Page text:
Last week, I did a segment on HuffPost Live about multiples. It was a conversation among six women, each of whom had been touched by twins in some way. Of the six, two were a set of twins themselves, utterly lovely and unambiguously delighted with their twinhood. The point of the show was to discuss the challenges inherent in having two babies at the same time, but the presence of these two adults turned the table on the argument: raising twins is a different creature from being a twin.
I find this heartening. And also worrying. The unique bond that twins potentially share is the carrot dangling in front of the flummoxed parent of multiples. For me, as the mother of two two-year-olds, it is the prize looming in the distance, visible yet slightly out of reach. The difficulty of having twins is front-loaded. You stumble through the incapacitating pregnancy, the early months of sleeplessness, the first years of snatching and biting in the hope that it will give way to something grander: a relationship more intimate, a relationship more profound than the one between consecutively spaced siblings.
Does it always work out like this?
Every pair of twins is distinctive, just like every singleton, but there are two broad categories into which they all must fall: identical or fraternal. Identical twins come from a split embryo. They may have small variances in appearance, in face shape, in height, but their genetic make-up is fundamentally the same. Fraternal (or sororal) twins, on the other hand, arise from two separate eggs and two separate sperm. They are as different from – or as similar to – one another as any siblings can be. Their twinhood is contingent not on a commonality of DNA but on the fact that their mother happened to ovulate twice. Or on the fact that more than one embryo was transferred into the uterus of a woman undergoing fertility treatment.
Our fascination with twindom – with the special languages it inspires, with its mirror-images and tricks on teachers – is not with the second sort of twin. It is with the first. Much of the cultural iconography of twinhood features two people who look the same. Think of The Parent Trap, for instance, of the Doublemint ads, of the Weasleys, of Mary Kate and Ashley. Think of ‘Thing one’ and ‘Thing two’, the mischievous playmates from The Cat and The Hat who make for the Halloween costumes of doublets everywhere. Dr. Seuss had a well-known interest in twins generally, but most of his literary incarnations are identical. In a recently recovered story about two such boys, Tadd and Todd, he writes:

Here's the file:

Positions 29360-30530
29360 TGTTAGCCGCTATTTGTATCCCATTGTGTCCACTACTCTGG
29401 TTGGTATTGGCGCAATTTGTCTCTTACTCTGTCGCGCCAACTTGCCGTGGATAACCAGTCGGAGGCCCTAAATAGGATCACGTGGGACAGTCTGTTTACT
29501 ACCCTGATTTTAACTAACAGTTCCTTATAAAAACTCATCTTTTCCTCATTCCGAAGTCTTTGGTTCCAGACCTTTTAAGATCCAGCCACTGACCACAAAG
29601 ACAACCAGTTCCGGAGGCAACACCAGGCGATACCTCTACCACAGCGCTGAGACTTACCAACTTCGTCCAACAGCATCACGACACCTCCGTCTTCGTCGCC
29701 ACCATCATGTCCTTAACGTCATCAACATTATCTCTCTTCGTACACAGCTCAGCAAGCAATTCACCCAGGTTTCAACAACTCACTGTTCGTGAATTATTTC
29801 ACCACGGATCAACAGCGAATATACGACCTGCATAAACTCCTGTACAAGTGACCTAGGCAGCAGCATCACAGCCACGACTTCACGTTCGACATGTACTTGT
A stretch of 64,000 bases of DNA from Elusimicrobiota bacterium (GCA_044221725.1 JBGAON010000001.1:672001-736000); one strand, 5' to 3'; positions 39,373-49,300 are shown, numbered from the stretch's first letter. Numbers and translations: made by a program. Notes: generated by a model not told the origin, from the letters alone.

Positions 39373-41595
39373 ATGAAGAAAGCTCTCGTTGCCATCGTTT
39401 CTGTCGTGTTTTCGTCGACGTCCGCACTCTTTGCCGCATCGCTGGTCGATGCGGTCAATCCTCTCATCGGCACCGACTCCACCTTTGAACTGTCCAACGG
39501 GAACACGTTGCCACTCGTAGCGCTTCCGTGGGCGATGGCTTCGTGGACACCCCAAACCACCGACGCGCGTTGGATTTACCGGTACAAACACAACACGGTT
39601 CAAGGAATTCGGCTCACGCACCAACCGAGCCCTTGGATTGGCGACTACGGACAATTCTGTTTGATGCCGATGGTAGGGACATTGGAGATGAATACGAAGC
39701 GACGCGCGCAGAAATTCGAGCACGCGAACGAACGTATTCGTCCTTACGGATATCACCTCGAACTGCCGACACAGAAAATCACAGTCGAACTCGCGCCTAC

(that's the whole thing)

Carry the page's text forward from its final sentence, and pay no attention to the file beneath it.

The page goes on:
They were so much alike, from their hair to their feet,
That people would stare when they walked down the street,
And no one, not even their own mother, knew
Which one was what one, and what one was who.
My twins don’t have this problem, they never will. They are as un-twinny as it gets. And not just because they are a boy and a girl. They have different colored eyes, different colored hair, different skin tones and completely different temperaments. They have always appeared to me – and maybe this is more revealing of my mindset than the reality of the situation – as two singletons who by chance spent nine months in my womb together.
When they were born there was no twin synergy in our house through which one baby would mystically soothe the next by its mere presence. Quite the opposite: they settled better and slept better when they were separated. The only power they seemed to hold over each other was the ability to wake one another up, even through closed doors. Now, as toddlers, they are undeniably close, but the closeness often manifests itself in violence. They fight in a way, with a frequency and ferocity of temper, that shocks me.
Is this the stuff of a ‘special’ bond?
Maybe. Intimacy is a double-edged sword. It’s not only kisses and cuddles. It’s judging weaknesses and pushing buttons and staking claims, of which my two are early masters. At this age, they do it by instinct but I imagine it will become more considered over time. They are only just beginning to have the cognitive capacity to grasp the concept of their twinness. They are only just beginning to have the words to tell me how they feel about it. When they are both demanding my attention, scrambling over each other in an effort to get to me first, I say to them: ‘But Mommy has two babies! There’s room for you both!’ Ever so rarely my daughter will concede: ‘One baby, two baby, on Mommy’s lap.’ More often, however, is my son’s response: ‘NO! No twins!’
The distinction between identical and fraternal twins raises the question of what the ‘special’ bond between them is based on. Is it the shared genes or is it the constant presence of a same-aged sibling? Is there something a parent can do to encourage it or does it blossom – or fail to blossom – on its own despite external influences? Wouldn’t we love to know. You can’t choose what kind of twins you have any more than you can choose to have twins in the first place. Nor can you choose how your twins will react to the fact that they have a partner for childhood. As Dr Seuss’ tale unfolds:
Now Todd (on the right) was the happier one.
He thought being twins was a whole lot of fun.
He liked it ’cause no one
could tell him from Tadd.
But Tadd (on the left) . . .
well, it made him quite sad,
So Tadd (on the left side) one day said to Todd,
“I don’t want to be like two peas in a pod!”
Peas in a pod is exactly the image I picked for my twins’ birth announcement. It represents everything magical and harmonious about having two babies at the same time. I am increasingly aware, though, that it is a wish and not a given.